James Leer: Pier Angeli, 1971 or '72, also pills. Donald "Red" Barry, shot himself in 1980. Charles Boyer, 1978, pills again. Charles Butterworth, 1946, I think. In a car. Supposedly, it was an accident, but, you know, he was distraught. Dorothy Dandridge, pills, 1965. Albert Dekker, 1968. He hung himself. He wrote his suicide note in lipstick on his stomach. William Inge, carbon monoxide, 1973. Carole Landis, pills again. I forget when. George Reeves, "Superman" on TV, shot himself. Jean Seberg, pills, of course, 1979. Everett Sloane - he was good - pills. Margaret Sullavan, pills. Lupe Velez, a lot of pills. Gig Young, he shot himself and his wife in 1978. There are tons more.
Hannah Green: I haven't heard of half of them.
Terry Crabtree: You did them alphabetically.
James Leer: It's just how my brain works, I guess.
Grady Tripp: As for me, I lost everything: my wife, my book, my job, everything that I thought was important. But I finally knew where I wanted to go. And now I have someone to help me get there.
Sara Gaskell: So. I guess we just divorce our spouses, marry each other, and have this baby, right? Simple.
James Leer: It's just... for good luck. Some people carry rabbits' feet...
Grady Tripp: ...You carry firearms.
Terry Crabtree: Let me get this straight. Jerry Nathan owes you money, so as collateral he gives you his car.
Grady Tripp: Only I'm beginning to think that the car wasn't exactly Jerry's to give.
Terry Crabtree: Ah, so whose car was it?
Grady Tripp: My guess? Vernon Hardapple.
Terry Crabtree: The hood jumper?
Grady Tripp: He said a few things that lead me to believe that the car was his.
Terry Crabtree: Such as?
Grady Tripp: "That's my car, motherfucker."
James Leer: You want a bite?
Grady Tripp: No thanks.
James Leer: That's why you're having them. Your spells.
Grady Tripp: Spells? Jesus, James, you make it sound like we're in a Tennessee Williams play. I don't get spells.
Grady Tripp: Shit, James. You shot Dr. Gaskell's dog.
James Leer: I had to! Didn't I?
Grady Tripp: Couldn't you have just pulled him off me?
[Grady offers James some codiene pills]
James Leer: No thanks. I'm fine without them.
Grady Tripp: Right. That's why you were standing in the Chancellor's back yard twirling that little cap gun of yours tonight. You're fine, all right, you're fit as a fucking fiddle.
Grady Tripp: James like it or not those people out there are your parents.
James Leer: They're not my parents.
Grady Tripp: What?
James Leer: They're my grandparents... my parents are dead.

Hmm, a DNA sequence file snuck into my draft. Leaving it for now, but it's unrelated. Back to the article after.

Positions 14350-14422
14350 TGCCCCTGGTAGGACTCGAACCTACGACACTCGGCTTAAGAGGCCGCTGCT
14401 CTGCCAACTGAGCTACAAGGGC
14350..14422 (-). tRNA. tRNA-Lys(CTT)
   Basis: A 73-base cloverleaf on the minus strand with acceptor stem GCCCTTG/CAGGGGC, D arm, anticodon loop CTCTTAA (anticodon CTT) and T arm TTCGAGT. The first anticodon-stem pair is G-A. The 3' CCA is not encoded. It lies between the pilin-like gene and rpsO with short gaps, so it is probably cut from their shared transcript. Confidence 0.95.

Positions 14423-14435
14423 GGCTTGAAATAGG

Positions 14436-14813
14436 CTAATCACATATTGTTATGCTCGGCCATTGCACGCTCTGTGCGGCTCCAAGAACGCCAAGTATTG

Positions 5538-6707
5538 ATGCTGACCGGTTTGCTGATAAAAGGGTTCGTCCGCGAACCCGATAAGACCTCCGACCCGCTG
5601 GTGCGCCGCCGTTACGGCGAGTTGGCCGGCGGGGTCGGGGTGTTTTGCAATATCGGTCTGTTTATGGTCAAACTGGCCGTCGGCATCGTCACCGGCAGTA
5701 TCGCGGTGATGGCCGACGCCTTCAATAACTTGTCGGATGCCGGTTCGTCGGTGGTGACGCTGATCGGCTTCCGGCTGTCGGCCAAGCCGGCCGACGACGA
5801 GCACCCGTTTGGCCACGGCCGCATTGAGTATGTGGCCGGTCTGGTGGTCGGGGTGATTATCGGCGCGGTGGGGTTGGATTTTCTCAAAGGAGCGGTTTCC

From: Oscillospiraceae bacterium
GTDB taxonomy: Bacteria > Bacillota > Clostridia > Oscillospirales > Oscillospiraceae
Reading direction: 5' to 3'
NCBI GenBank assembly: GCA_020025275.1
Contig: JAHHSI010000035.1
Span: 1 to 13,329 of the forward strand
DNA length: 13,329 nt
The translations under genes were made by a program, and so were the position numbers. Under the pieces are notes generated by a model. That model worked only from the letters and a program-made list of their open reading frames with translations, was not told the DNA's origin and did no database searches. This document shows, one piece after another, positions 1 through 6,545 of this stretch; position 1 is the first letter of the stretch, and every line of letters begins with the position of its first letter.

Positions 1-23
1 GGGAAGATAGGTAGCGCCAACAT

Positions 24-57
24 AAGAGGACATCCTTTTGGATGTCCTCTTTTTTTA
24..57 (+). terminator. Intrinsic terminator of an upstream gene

Grady Tripp: James the man is obviously your father... you look just like him.
James Leer: There's a reason for that.
Grady Tripp: I hope you don't find this forward Amanda, but I wonder if I might ask: Did you ever go to Catholic school?
Amanda Leer: Excuse me?
Grady Tripp: Okay, James, I wish you hadn't shot my girlfriend's dog. Even though Poe and I weren't exactly what you'd call simpatico, that's no reason he should've taken two in the chest.
Oola: I know you. Double Dickel on the rocks. I never forget a drink.
Grady Tripp: And I never forget an Oola.
[eating a box of white-powder donuts]
James Leer: These are incredible. Incredible!
Grady Tripp: Finish the rest of that joint, James, you can start chewing on the box.
James Leer: No offence, Professor Tripp, but you look kinda crappy.
Terry Crabtree: [Looking at James Leer's book] The Love Parade... I've got a feeling about this, Tripp. I feel this kid in my bones.
Grady Tripp: ONLY in your bones?
Wordfest party guest: How did you feel about the adaptation?
Wordfest party guest: I thought it was more literary than cinematic...
[Grady and Hannah are putting a stoned James Leer into the back of Hannah's car]
Grady Tripp: All right. Let him crash at my house.
Hannah Green: Where should I put him?
Grady Tripp: In the shape that he's in, you could stand him up in the garage next to the snow shovels and he'd be all right.
Sara Gaskell: You didn't happen to call our house last night, did you?
Grady Tripp: I think I might have, yes.
Sara Gaskell: What do you think you might have said?
Grady Tripp: I think I might have said I was in love with you.
Grady Tripp: He told you?
Sara Gaskell: He told me.
Grady Tripp: And what did you say?
Sara Gaskell: I said it didn't sound like you.
Grady Tripp: "The young girl sat perfectly still in the confessional listening to her father's boots scrape like chalk on the ancient steps of the church, then grow faint, then disappear altogether. She could sense the priest beyond the grate..." On that particular Friday afternoon, last February, I was reading a story to my Advanced Writers' Workshop by one James Leer, Junior Lit major and sole inhabitant of his own gloomy gulag.